FROM THE start


In 1834, Morris and Alonzo Cutler, John Manderville, and Henry Luther established a settlement that eventually grew to a village, then a town, and finally a city called Waukesha. All along the way, our founding fathers’ commitment to the environment has been reflected in the evolution of our wastewater collection and treatment systems.

As the population grew, the practice of wandering off to a secluded place in the woods to “do one’s duty” gave way to the “privy”, or outhouse. Outhouses were in fairly widespread use well into the 20th century in rural areas, but by 1888, the forward-thinking trustees of the Village of Waukesha were adopting measures to control their use. And around 1890, Waukesha’s first wastewater treatment facility was constructed on the banks of the Fox River, site of the current treatment plant.

The original plant operated much like a large septic tank. Its primary function was to collect wastewater to allow heavier solids to settle out before the water entered the river.

In 1917, the plant was upgraded to increase capacity and improve efficiency. But Waukesha’s population doubled between 1910 and 1930, so in 1928, a new sewage treatment plant was constructed near the existing plant. The modernized facility added biology to the treatment processes through the use of activated sludge – microscopic organisms that remove contaminants. This plant was remarkable for its time, and through several expansions and the addition of a second plant in 1980, the technology behind the 1928 facility remained in place. Then, in the 1990s, driven by more population growth and increased industrial water usage, an additional facility to further treat the effluent clean water was constructed. Waukesha’s Clean Water Plant is now matched by only a handful of other communities in the state.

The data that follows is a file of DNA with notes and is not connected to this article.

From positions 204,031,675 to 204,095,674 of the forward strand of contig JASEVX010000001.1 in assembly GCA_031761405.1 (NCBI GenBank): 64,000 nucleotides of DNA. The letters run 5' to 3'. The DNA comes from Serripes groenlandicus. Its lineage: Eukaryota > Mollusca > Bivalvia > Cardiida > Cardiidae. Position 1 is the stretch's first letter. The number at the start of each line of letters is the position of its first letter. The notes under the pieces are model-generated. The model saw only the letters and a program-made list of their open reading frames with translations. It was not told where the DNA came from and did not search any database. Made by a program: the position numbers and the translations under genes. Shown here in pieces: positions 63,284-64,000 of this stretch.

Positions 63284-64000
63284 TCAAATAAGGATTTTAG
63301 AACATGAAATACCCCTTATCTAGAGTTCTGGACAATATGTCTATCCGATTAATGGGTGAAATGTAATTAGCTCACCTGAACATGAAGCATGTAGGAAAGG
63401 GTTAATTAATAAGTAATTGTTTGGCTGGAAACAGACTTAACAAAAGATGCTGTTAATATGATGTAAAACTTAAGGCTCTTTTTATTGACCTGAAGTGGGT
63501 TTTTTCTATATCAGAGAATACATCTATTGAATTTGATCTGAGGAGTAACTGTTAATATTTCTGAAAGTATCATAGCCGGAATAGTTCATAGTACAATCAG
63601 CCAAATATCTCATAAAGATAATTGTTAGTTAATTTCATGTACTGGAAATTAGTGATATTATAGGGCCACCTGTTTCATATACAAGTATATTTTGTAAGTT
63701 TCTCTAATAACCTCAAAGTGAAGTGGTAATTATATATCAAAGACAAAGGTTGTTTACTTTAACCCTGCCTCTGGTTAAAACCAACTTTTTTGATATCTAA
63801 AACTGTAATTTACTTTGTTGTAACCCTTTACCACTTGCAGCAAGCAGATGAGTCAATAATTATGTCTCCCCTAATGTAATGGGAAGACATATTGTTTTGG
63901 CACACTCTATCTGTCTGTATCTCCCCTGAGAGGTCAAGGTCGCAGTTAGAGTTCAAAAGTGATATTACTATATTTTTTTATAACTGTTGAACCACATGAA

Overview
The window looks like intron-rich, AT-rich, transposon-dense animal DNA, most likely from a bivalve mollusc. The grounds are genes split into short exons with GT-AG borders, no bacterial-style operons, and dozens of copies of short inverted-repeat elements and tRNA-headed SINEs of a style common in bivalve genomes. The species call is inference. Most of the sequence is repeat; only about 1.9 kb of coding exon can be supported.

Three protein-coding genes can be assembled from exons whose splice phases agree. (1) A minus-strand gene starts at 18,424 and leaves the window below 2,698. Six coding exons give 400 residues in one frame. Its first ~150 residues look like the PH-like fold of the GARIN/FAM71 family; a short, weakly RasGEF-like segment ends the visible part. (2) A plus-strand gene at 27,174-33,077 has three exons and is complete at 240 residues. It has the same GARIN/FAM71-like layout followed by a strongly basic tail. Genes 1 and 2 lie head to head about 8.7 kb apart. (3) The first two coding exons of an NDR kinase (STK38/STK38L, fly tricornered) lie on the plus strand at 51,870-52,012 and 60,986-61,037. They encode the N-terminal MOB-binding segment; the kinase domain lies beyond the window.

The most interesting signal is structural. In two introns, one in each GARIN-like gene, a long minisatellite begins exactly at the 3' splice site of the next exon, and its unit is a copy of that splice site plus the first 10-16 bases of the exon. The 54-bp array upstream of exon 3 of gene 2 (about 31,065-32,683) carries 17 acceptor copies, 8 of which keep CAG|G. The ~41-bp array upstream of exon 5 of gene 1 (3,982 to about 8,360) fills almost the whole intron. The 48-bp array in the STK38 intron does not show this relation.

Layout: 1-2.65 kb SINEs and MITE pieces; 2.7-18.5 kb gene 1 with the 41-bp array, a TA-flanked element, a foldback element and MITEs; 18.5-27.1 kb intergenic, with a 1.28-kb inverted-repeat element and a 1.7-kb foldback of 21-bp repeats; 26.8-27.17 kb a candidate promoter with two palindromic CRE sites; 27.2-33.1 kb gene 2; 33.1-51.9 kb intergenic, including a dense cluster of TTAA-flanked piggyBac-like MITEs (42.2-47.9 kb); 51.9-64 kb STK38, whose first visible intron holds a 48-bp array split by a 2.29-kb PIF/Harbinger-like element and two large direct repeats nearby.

Today’s Clean Water Plant has the capacity for further expansion, if that becomes necessary. The operational philosophy is to treat the plant as a living, breathing organism that requires constant adaptation and upgrading. Equipment is replaced and processes adjusted as needed to provide the longest useful life of any plant in our history. Waukesha has great expectations for the future. The Clean Water Plant will help make them possible.

Myth vs. Fact

The subject of water resource management is often emotionally charged, and the passions it raises can lead to a blurring of the line between myth and fact. We’d like to address some of the common misperceptions that have arisen since Lake Michigan was identified as the only reasonable long term water supply for Waukesha.


Frequently Answered Questions

Here’s the place to start…
in case you’re wondering.